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4 responses to “Brexit and the prospects for Europe and the world

  1. Hello Tom
    Thank you for your reply. What you wrote is true.
    Mr Reagan complained of recurring budget deficits, the lifting of the Federal debt ceiling three times in the previous twelve months, and the loss of purchasing power in the value of the dollar. He complained of the burgeoning welfare state but not of the rising costs of the Vietnam war or of Nasa being funded to put a man on the moon by 31st December 1969.
    I am carefully reading your books and recently attended the second annual conference of the Post Crash Economics Society at Manchester University in the UK.

    I am also a chemical engineer by training and from First Principles developed a mathematical equation designed for housing finance. It’s effect in integral interest free borrowings offset by integral interest free savings over the adult life of an individual/couple. It promises to prevent unnecessary money creation and cut out the need Housing Benefit. It needs scrutiny in an academic environment.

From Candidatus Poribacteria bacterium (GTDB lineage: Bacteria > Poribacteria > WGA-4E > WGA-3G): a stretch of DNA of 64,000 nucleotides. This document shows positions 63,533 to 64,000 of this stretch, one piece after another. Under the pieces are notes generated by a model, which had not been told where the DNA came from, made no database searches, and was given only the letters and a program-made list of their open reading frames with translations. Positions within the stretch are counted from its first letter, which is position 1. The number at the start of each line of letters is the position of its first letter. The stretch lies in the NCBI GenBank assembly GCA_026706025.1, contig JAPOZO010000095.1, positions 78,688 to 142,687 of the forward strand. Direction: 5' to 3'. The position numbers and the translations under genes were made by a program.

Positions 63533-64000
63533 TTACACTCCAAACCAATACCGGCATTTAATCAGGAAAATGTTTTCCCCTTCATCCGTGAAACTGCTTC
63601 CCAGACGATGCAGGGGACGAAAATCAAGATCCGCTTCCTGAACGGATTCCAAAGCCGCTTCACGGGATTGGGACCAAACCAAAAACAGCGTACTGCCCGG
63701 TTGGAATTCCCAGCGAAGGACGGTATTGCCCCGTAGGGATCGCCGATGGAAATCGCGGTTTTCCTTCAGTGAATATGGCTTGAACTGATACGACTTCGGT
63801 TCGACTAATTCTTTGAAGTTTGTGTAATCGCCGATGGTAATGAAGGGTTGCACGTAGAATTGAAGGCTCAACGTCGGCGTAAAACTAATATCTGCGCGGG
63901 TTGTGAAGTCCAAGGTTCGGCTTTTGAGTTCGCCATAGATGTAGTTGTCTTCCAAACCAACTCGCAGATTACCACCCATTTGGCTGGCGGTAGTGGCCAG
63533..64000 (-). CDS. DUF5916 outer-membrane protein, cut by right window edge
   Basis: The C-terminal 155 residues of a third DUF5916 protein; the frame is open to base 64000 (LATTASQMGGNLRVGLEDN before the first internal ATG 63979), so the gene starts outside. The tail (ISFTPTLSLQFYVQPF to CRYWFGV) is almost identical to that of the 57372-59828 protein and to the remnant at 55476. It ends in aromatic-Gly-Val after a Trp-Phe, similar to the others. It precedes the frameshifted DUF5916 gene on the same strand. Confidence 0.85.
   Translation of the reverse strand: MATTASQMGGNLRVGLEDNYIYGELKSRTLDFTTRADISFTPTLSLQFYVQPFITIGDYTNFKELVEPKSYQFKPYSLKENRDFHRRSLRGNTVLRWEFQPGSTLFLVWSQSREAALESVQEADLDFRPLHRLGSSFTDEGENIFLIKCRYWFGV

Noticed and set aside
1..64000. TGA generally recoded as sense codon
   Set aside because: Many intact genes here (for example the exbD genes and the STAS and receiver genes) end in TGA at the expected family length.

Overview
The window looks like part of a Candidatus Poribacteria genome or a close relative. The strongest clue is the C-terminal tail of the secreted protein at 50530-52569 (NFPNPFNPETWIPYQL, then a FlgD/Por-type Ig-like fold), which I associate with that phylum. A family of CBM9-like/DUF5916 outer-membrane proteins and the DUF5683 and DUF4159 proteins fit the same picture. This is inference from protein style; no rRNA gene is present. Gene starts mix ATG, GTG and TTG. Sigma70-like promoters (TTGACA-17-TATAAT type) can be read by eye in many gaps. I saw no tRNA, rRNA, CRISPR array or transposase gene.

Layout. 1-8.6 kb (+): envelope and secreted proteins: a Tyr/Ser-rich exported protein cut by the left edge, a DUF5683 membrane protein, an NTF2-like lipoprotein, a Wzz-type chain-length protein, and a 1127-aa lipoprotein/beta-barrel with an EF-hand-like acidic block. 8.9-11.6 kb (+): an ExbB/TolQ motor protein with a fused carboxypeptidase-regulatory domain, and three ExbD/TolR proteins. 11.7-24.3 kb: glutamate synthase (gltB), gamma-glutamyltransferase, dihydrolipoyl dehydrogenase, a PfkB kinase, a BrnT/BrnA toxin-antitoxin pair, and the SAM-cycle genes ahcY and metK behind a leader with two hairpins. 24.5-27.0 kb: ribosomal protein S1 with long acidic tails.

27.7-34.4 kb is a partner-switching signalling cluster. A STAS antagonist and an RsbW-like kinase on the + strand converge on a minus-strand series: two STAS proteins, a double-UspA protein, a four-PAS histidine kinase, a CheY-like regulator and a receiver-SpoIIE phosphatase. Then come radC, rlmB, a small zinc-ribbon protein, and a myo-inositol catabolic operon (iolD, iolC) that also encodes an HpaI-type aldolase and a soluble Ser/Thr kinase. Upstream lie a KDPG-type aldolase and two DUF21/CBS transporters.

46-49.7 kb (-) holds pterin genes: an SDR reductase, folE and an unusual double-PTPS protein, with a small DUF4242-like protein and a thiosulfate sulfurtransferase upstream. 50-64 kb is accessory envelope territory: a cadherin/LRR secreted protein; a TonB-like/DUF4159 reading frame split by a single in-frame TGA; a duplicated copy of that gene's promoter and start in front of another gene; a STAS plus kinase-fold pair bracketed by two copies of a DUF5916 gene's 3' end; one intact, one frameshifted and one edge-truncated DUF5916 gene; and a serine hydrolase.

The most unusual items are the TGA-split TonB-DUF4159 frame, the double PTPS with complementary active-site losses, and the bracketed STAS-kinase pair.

2. I participated in the campaign for Brexit. David Cameron and George Osbourne did their level best to scare voters to remain in the EU and failed.
    Michael Gove thought Boris Johnson was moving the goalposts, switching the emphasis from the control of immigration to sustaining the economy regardless of immigration. Johnson paid the price.
    In my opinion, the issue of the European Union is secondary to the debate in the UK Parliament on 20th November 2014. It can be seen YouTube under the heading “Money Creation and Society”. We have yet to solve the problems defined by Ronald Reagan in his “Time of Choosing” speech also seen on YouTube. Money Creation should be controlled, intermittent and rational. I accept Mr Greco’s arguement for the limitation of interest.

    • According to Wikipedia, Reagan delivered that speech in October 27, 1964, as part of a pre-recorded television program, Rendezvous with Destiny, which was aired in support of Barry Goldwater’s presidential bid in that year. Goldwater lost, of course, but that speech launched Ronald Reagan’s own political career.